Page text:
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Durham University

Department of Earth Sciences

Postgraduate Students

Publication details for Professor Fred Worrall

Bell, M.J. & Worrall, F. (2009). Estimating a region's soil organic carbon baseline: The undervalued role of land-management. Geoderma 152(1-2): 74-84.

Author(s) from Durham

Abstract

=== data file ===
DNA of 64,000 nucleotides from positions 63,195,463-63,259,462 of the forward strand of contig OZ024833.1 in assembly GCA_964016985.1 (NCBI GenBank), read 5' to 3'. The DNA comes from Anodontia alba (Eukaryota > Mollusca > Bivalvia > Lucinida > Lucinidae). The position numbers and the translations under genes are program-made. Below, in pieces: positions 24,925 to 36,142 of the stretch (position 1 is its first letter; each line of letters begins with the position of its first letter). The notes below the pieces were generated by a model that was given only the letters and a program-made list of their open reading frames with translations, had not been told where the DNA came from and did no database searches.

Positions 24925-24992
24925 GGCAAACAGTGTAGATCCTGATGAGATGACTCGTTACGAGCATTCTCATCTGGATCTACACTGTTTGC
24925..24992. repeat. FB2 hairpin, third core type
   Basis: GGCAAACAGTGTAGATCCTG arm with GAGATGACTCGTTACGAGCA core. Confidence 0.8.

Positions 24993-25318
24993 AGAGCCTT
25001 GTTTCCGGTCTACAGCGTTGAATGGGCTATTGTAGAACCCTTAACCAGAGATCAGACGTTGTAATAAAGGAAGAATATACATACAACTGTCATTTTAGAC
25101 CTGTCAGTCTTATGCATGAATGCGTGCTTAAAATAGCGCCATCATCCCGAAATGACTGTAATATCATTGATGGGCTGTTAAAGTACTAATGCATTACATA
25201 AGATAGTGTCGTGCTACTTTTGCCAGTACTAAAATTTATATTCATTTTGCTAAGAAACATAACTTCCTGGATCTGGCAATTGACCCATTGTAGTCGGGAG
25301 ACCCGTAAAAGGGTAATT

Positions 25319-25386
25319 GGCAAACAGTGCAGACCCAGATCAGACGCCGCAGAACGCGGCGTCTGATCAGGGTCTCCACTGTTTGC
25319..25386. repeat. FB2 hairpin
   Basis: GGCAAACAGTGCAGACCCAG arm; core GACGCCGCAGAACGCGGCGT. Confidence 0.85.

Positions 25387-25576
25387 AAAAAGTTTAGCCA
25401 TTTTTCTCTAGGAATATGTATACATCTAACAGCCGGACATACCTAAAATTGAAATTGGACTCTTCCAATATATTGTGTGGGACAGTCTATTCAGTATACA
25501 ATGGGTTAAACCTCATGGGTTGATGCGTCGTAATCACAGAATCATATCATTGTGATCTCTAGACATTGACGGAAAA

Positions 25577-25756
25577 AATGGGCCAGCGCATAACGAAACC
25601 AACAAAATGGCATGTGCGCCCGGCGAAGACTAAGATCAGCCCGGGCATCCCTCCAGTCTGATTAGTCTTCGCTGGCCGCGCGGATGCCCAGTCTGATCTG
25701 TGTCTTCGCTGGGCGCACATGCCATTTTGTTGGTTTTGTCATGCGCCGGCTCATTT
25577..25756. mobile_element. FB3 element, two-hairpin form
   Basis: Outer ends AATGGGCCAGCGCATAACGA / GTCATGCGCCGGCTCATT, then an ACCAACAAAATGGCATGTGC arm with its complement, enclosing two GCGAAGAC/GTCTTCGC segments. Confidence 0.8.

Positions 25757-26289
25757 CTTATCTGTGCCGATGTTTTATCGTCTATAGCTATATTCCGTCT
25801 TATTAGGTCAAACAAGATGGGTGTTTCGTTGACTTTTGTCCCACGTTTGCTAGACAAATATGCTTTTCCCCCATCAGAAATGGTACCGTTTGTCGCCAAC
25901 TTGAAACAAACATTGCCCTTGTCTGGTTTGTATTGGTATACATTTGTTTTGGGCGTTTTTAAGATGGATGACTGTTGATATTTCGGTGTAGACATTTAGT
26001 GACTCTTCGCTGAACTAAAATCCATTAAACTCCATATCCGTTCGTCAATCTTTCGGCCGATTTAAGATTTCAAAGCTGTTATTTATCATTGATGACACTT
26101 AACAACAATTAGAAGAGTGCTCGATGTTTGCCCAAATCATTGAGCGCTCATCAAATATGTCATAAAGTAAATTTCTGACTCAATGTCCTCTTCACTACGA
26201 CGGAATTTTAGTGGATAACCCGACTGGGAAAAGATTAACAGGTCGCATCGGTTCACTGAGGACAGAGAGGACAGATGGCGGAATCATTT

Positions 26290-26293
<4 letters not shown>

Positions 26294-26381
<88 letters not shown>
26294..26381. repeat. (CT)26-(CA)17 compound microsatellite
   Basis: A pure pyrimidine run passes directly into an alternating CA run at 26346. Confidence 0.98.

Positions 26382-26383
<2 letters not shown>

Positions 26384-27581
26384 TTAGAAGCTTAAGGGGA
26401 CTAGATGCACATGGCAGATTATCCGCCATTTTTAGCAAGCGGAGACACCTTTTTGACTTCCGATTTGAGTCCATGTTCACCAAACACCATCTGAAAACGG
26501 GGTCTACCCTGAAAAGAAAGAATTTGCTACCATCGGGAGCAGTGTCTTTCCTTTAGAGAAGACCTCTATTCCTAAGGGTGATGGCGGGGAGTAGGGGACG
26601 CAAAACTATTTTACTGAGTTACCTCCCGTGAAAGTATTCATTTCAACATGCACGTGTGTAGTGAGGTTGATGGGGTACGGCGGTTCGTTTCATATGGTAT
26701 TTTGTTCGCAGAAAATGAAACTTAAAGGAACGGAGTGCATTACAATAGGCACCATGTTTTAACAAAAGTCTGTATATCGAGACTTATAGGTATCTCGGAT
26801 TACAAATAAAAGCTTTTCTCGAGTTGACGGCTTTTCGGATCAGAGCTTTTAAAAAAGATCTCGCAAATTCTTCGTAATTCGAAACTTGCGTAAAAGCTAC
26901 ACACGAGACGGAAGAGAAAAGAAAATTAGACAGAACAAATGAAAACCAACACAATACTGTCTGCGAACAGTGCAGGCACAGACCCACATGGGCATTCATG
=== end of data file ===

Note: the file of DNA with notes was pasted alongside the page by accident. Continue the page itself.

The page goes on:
In light of recent concern over the extent of global warming and the role of soil carbon as a potential store of atmospheric carbon, there is increasing pressure and demand for regions to estimate their current soil organic carbon (SOC) stocks with the greatest possible accuracy. This study began by approaching the task in a similar way to previous studies where attempts at calculating SOC baselines at global, national or regional scale have used mean values for soil orders and multiplied these values by the mapped areas of the soils they represent. It also followed other methods that have approached the task from a land-cover point of view, making estimates using only land-use, or soil order/land-use combinations and others that have included variables such as altitude, climate and soil texture. The research assessed forms of stratification which could improve these baseline estimates by determining the major controls on SOC concentrations (%SOC) at the National Trust Wallington estate in Northumberland, NE England (area = 55 km2) where an extensive soil sampling campaign was used to test what level of accuracy could be achieved in modelling the %SOC values on the Estate using a range of existing national and local data. Mapped %SOC values were compared to the values predicted from The National Soils Resources Institute (NSRI) representative soil profile data for major soil group, soil series and land-use corrected soil series values, as well as land-use/major soil group combinations from the Countryside Survey database.